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However, when fuch fufpicions find their way into your mind, always give them vent, I fhall make hafte to difperfe them, but hinder their first ingrefs if you can. Confider fuch thoughts as morbid.
"Such illness as may excufe my omiffion to Lord Hailes I cannot honestly plead. I have been hindered I know not how, by a fucceffion of petty obftructions. I hope to mend immediately, and to fend next poft to his Lordship. Mr. Thrale would have written to you if I had omitted; he fends his compliments, and wishes to see you.
"You and your lady will now have no more wrangling about feudal inheritance. How does the young Laird of Auchinleck? I fuppofe Mifs Veronica is grown a reader and difcourfer.
"I have just now got a cough, but it has never yet hindered me from fleeping: I have had quieter nights than are common with me.
"I cannot but rejoice that Jofeph has had the wit to find the way back. He is a fine fellow, and one of the beft travellers in the world.
"Young Col brought me your letter. He is a very pleafing youth. I took him two days ago to the Mitre, and we dined together. I was as civil as I had the means of being.
"I have had a letter from Rafay, acknowledging, with great appearance of fatisfaction, the infertion in the Edinburgh paper. I am very glad that it was done.
"My compliments to Mrs. Bofwell, who does not love me; and of all the reft, I need only fend them to thofe that do; and I am afraid it will give you very little trouble to distribute them. I am, my dear, dear Sir, "Your affectionate humble fervant, SAM. JOHNSON."
"December 23, 1775.
8 Jofeph Rieter, a Bohemian, who was in my fervice many years, and attended Dr. Johnson and me in our Tour to the Hebrides. After having left me for fome time, he had now returned to me.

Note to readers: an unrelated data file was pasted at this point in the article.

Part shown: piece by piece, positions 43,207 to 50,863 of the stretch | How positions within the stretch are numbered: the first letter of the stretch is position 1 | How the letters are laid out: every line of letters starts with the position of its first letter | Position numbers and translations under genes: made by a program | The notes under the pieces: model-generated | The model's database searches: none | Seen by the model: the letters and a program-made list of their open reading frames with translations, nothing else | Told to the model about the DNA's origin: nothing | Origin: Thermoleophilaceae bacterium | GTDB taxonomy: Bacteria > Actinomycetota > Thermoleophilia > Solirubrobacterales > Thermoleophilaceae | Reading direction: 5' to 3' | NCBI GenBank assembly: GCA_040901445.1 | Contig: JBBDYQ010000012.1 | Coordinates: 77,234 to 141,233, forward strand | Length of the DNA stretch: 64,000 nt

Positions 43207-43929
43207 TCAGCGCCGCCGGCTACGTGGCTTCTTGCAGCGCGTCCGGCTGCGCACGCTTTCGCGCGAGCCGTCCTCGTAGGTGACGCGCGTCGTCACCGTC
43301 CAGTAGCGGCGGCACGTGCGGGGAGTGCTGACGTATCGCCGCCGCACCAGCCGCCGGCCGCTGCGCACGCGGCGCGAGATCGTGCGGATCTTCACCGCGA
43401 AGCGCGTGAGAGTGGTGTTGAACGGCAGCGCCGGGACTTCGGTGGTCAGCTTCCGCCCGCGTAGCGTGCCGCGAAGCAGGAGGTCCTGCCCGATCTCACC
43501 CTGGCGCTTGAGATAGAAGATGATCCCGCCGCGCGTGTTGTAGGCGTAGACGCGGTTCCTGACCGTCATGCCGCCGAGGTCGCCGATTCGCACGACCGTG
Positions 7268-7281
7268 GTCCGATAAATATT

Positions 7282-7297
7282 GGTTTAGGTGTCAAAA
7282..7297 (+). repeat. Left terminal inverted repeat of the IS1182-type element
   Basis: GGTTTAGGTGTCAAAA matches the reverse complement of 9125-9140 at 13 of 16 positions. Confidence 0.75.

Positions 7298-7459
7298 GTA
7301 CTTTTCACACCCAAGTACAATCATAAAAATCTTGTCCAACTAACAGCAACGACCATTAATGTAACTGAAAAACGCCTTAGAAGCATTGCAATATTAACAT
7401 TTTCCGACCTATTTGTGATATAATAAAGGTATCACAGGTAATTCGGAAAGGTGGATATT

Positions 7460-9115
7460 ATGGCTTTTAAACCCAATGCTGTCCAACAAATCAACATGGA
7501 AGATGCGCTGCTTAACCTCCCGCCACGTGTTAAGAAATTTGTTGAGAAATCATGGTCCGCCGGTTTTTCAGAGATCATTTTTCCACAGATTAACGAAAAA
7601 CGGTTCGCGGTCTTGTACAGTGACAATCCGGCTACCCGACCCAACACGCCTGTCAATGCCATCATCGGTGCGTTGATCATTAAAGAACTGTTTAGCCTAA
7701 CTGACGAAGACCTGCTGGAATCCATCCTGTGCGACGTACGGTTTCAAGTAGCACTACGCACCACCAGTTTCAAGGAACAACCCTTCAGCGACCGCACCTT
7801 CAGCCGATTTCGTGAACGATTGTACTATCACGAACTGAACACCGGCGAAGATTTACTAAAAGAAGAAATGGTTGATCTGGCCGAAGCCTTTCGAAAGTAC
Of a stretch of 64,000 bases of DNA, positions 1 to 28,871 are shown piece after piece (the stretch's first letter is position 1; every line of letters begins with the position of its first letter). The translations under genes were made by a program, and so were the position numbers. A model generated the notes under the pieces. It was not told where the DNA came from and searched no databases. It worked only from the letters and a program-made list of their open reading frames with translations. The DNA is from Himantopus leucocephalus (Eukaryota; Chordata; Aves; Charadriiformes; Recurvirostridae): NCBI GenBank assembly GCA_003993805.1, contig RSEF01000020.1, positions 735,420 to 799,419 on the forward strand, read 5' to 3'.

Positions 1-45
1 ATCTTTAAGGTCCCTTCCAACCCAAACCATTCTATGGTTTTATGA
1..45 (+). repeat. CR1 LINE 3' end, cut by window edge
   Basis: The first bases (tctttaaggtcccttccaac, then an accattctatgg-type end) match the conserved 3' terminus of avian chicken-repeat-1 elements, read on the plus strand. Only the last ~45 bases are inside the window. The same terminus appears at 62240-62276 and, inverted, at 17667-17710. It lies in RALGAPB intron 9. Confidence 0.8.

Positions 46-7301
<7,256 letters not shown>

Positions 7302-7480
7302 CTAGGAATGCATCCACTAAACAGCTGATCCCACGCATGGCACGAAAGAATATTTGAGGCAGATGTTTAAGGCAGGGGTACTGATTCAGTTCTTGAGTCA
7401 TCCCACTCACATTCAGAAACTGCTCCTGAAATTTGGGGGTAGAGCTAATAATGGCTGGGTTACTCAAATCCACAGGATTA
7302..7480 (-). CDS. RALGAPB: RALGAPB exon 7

THE END OF THE FIRST VOLUME.
The 4 billets in No 10 of the Ramble are writhen by
by to the James rephiston Sept 25. 1750
Find evidence, You have, as I find an every lost an excellent mother; of Thope you will not think me incapable of partaking of your quiet. I have a thother, now 82 years of age, whom, mere fore: I must soon lose, moun for me. I unless it please God that the cather should read the letters in which you relate your mothers death to the that I Thahan, & think I do myself honor, when I tell you reas thein with tears; had tears are neither to you nor to me one of any further use, when once the tribute of nature has been paid The business of life summons us away from useless grief, & calls us to the exercise of those bistudy of which we are are laments sing deprivation. The greatest benefit which one friend colefer upon another, is to gourd, excite, & clevate his Onture, This your mother will still berform, of you diligently prescove the memory of her life, sother death; a life, so far as I can Garn, useful, wise, & innocent; sa death resigned, peaceful & Booly. I cannot forbear to mention, that neither reason nor revelation denies you to hope, that you to hope that you at the of may increase her happines, by obeying her precepts; I that may in her act of virtuve to present state look with pleasure upon which her instuctions or example have contributed. Whether this be more than a foleasing cream or a gust opinion of separate Spirits & is indeed of neatimportance to us, when we consider ourselves as acting under the Eye of God: get, surely there is something pleasing in the belied, that our sepa: :zation from those wer love is nocely corporeal ; fit may be a gead incitement to virtuous friendship, if it can be made pro: table that that union that has received the divine approbation shall continue to Sternity. There is one Expediend by which write down minitely what you remember other from her you may, in some degreely, continue her presence. If you carliest years you will read it with great pleasure, & receive from it many hints of soothing recollection, when trime shall remove her yet farther from you, & your,